of bone about as long as his finger. Taking this piece of bone from
the arrow, he sharpened the other end of it also, by rubbing it on a
rough stone. Then he tied the bow-cord tightly about the middle of the
piece of bone, and stuck the two sharp ends both ways into the body
of one of the little fish. The large fish, he knew, would be unable
to bite through the piece of bone, and while trying to tear the small
fish loose, Ran believed he would have time to spear him. Once more he
lowered the bow-cord into the water.

Soon a big fish darted up, but instead of trying to tear the smaller
one loose, he swallowed it whole, and started away. Ran had no time to
use his spear, but neither was the big fish able to get away, for as
soon as he jerked against the strong bow-cord, the piece of bone turned
crosswise and its sharp points stuck firmly in his throat. Ran, not
expecting this, was almost pulled off his feet, but he could not let go
of the bow-cord because the loop at the end of it was about his wrist.
In a moment he had recovered his balance and hauled the big fish ashore.

Although he did not know it at the time, Ran had made a great
discovery. His hook and line were very poor and clumsy, but he had
caught a fish with bait, and this was something no man had ever
done before. He tried again and again, and while he was not always
successful, and often pulled the little fish right out of the big one's
throat because the piece of bone did not turn and stick fast, he still
had caught seven or eight by the time the day was over.

Ran's clumsy tackle was only a beginning. Later on, the sea people made
fish-hooks in many ways. One was to tie a sharp thorn, at an angle, to
the end of a bit of stick, fastening it firmly with wrappings of sinew,
or gut. Another was to make the same sort of a hook out of bone. Still
another was to carve a hook from stone, with a barb on it, like the
barbs they made on their stone arrow heads, so that the hook would not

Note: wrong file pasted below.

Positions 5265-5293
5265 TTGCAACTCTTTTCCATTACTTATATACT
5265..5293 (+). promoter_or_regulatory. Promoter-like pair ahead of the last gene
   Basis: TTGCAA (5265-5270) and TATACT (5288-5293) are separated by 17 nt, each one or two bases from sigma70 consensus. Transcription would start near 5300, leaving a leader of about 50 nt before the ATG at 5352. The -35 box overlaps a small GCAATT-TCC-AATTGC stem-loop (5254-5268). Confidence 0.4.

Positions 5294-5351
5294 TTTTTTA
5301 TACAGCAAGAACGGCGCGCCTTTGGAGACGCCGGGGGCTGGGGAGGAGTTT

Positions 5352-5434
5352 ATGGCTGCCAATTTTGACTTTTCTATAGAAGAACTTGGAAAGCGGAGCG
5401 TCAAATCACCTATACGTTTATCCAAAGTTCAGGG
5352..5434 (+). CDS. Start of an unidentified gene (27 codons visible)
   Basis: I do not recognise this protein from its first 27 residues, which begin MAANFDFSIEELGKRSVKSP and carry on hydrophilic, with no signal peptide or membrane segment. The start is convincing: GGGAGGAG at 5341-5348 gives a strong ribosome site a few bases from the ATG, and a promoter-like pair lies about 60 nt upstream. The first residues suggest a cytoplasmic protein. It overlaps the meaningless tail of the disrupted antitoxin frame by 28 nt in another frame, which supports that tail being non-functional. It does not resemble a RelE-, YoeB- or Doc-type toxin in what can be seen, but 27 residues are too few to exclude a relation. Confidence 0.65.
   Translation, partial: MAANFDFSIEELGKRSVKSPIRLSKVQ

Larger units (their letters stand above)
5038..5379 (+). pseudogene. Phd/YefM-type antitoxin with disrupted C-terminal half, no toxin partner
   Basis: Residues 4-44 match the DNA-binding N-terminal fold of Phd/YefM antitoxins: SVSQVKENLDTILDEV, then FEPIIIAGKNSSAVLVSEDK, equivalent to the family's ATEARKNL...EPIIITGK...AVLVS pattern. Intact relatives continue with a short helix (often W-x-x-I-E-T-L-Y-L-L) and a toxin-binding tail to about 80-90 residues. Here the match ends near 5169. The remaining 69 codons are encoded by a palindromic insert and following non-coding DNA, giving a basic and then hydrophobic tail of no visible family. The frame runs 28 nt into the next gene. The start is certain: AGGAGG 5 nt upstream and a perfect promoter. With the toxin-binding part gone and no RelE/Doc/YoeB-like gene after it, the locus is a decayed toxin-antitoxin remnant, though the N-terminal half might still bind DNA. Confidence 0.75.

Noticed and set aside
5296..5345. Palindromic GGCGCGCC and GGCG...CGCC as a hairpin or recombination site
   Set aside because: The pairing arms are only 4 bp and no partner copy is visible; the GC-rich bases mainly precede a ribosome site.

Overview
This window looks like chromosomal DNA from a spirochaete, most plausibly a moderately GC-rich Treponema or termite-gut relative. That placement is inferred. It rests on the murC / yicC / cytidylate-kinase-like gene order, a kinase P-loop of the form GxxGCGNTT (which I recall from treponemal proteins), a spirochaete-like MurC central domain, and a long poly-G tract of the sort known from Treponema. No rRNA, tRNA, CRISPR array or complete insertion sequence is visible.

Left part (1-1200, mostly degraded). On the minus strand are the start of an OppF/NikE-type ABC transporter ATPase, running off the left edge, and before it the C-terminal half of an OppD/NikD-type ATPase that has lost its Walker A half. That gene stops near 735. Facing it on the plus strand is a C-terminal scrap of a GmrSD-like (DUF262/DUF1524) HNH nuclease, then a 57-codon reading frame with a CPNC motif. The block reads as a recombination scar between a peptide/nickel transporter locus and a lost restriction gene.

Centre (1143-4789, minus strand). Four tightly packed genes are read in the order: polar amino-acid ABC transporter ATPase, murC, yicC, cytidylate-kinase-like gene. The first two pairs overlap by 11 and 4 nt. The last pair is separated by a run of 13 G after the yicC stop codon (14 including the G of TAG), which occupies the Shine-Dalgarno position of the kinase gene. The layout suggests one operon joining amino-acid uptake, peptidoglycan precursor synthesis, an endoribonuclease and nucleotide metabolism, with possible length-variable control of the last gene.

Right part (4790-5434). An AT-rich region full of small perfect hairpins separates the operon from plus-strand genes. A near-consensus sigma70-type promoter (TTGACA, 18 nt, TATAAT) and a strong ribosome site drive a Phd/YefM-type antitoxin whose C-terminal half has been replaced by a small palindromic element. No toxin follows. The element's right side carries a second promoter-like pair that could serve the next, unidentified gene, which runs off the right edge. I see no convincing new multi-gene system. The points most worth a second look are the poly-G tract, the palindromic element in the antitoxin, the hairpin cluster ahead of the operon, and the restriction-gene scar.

pull loose. Long cords of gut, or twisted grass served them as lines.
Soon the sea people were fishing from rafts, in the river, or from the
rocks along the sea coast, and as they caught more, and bigger fish,
they found it easier to get food in this way, than by hunting in the
back country for wild animals. Thus they had fewer and fewer skins and
furs to keep them warm, and this fact caused them to discover a way of
plaiting and weaving cloth out of the tough marsh grasses, to use as a
covering for their bodies in winter time.

Isn't it curious to think that learning how to make fish-hooks should
also have taught them weaving? and yet it did, as you can see. All
during the cold weather in the valley Ka-Ma and his wife had been used
to wearing cloaks of fur, had been in the habit of sleeping in warm,
cosy caves, in which, in the coldest weather, a fire was kept burning.
The hair on their bodies, like that of all the cave people, had grown
thin, and no longer served to keep them warm. Their children by the
sea were born the same way, with very little hair; they could not stand
the bitter cold of winter without some covering for their bodies. At
first, when the sea tribe was small, it was an easy matter to go into
the back country, far up the river, and kill bears and other wild
animals for their furs. As the years passed, and the tribe grew larger
and larger, this was no longer easy, for the young men of the tribe,